Green with Envy

When given the choice of a green or a red salsa, I always choose green. Tangy, but a tiny bit spicy, and full of sabor (flavor), nothing beats a salsa verde. Use it as a dip for crisp tortilla chips, spoon it into or on top of rich and creamy guacamole, smother it on grilled meats, top fried or scrambled eggs or slather it over sauteed fish for an impeccable Mexican themed meal. Its sheer versatility is one of the reasons I should always keep some in the fridge.

Even though I haven't made a homemade salsa--red or green--in quite a while, sometimes all we need is a nudge or the right ingredients on hand to give us the needed inspiracion. I had two poblanos and some tomatillos in the veggie drawer and, when I looked at them, I decided the stars were telling me to make a new twist on my favorite salsa verde. I had never used the tomatillo-poblano combo before but knew it would be fabuloso. David could not have agreed more.

When I searched for a new salsa recipe with these two ingredients, the top one to pop up was by Andrew Zimmern, of Bizarre Foods. Though he is not my favorite food television personality, the recipe captivated me in a way few things do.

I love poblanos--and would give my left arm for a good chile relleno, but I have never been successful roasting them and peeling the black and blistered skin off  so the pepper remains whole and intact for stuffing. Invariably, my chile rellenos end up being more like stuffed and shredded "pieces and parts" of poblanos as opposed to the beautiful work of chile relleno art made by an authentic Mexican chef in a restaurant.

Needless to say, I don't even try making chile rellenos at home anymore, but will gladly try a new salsa verde recipe. The sheer fact that this recipe simply called for roasting the vegetables, blending and then sauteing briefly meant this was the one for me.

In less than 30 minutes, we swore we were somewhere in the heart of Mexico as we savored a magnificent breakfast of a tortilla (made with almond flour by Must B Nutty) layered with a farm fresh fried egg and smothered with copious amounts of just made and still warm tomatillo-poblano sauce. With homemade pickled red onions, for a burst of color and flavor.

This sauce is so good, it will make anyone who eats it green with envy and have them begging you for the recipe. Te prometo. (I promise.)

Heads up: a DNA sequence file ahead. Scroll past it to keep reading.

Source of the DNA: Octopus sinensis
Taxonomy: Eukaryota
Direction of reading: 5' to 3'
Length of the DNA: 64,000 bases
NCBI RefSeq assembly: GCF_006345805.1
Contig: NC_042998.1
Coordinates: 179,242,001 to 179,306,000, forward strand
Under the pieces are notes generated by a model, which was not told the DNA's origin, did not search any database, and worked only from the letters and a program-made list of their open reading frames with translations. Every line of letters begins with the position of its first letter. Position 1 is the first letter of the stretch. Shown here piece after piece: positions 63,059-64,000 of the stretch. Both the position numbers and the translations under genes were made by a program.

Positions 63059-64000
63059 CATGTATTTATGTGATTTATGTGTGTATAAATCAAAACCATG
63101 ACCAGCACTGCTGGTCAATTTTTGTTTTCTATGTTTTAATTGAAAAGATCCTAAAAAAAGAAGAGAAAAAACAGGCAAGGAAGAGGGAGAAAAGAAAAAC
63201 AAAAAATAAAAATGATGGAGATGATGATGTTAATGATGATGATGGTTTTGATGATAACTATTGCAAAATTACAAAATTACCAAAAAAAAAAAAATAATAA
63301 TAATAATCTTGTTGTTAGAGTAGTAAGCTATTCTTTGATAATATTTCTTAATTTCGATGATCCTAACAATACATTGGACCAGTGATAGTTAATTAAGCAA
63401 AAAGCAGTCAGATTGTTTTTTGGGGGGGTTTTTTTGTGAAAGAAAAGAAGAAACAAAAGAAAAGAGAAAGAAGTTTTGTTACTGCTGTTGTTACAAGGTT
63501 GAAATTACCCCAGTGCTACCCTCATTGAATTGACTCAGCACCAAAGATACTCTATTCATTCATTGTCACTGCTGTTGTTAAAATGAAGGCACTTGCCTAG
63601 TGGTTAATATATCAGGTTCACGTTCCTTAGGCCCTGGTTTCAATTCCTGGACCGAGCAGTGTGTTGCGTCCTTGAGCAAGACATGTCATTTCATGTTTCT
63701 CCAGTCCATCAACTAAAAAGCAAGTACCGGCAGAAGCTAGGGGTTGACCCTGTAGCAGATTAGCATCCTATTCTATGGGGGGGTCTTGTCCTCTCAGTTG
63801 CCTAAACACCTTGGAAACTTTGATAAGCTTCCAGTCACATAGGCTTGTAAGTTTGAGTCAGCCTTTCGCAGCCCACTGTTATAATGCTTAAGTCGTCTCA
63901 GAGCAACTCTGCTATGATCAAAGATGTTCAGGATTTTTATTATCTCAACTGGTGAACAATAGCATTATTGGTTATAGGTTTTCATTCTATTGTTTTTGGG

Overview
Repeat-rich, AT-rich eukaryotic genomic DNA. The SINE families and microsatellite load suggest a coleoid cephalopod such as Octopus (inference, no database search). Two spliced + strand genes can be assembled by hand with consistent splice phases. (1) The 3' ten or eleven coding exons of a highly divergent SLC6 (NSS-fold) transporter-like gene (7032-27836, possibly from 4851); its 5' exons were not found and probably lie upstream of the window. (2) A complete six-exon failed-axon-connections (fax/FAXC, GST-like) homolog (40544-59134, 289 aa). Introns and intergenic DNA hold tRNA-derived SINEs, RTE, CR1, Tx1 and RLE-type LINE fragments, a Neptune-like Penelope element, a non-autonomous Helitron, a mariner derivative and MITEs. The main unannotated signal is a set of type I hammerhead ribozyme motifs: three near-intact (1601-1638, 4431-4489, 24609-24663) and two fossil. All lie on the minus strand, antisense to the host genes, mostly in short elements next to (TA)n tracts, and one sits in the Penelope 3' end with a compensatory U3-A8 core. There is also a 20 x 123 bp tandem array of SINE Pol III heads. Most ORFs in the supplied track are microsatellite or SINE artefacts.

Buen provecho!
Tomatillo-Poblano Sauce
The Cowgirl Gourmet slightly adapted this recipe from Andrew Zimmern via Food & Wine

Print recipe

This super easy and not spicy but richly flavored green sauce can be made in less than 30 minutes and enjoyed in so many ways. Spoon it over eggs, top it over seared pork or chicken, add it to grilled meats or scoop it with chips and guacamole.

Makes about 4 cups

2 pounds tomatillos, husked, rinsed, stemmed and halved
2 poblano peppers, stemmed, halved and seeded
1 serrano or jalapeno chile, stemmed and halved
1 large onion, quartered
3 tablespoons olive oil
1 teaspoon dried oregano
Kosher salt, for roasting, and 1 teaspoon salt when cooking the sauce
3 tablespoons finely chopped cilantro
1 tablespoon fresh lime juice

Preheat the broiler. On a rimmed and aluminum foil lined baking sheet, toss the tomatillos with the poblanos, serrano or jalapeno, onion and drizzle with olive oil tossing well to coat. Sprinkle with dried oregano, toss to coat again and spread in a single layer. Broil 5 inches from the heat for 10-15 minutes, or until the vegetables are blackened in spots.
Scrape the vegetables and every last drop of the juice into a blender and puree until nearly smooth.
Transfer the salsa to a medium saucepan, season with 1 teaspoon salt and bring to a simmer, stirring frequently. Once it starts to boil, turn the heat down immediately and let it cook until slightly thickened, about 5 minutes. Continue to stir while it cooks.

Let the salsa cool to room temperature and then stir in the cilantro and lime juice. Taste the salsa and season with a little more salt and pepper if needed. Serve.
Refrigerate any leftovers and use within a week for breakfast or dinner, as pictured below.




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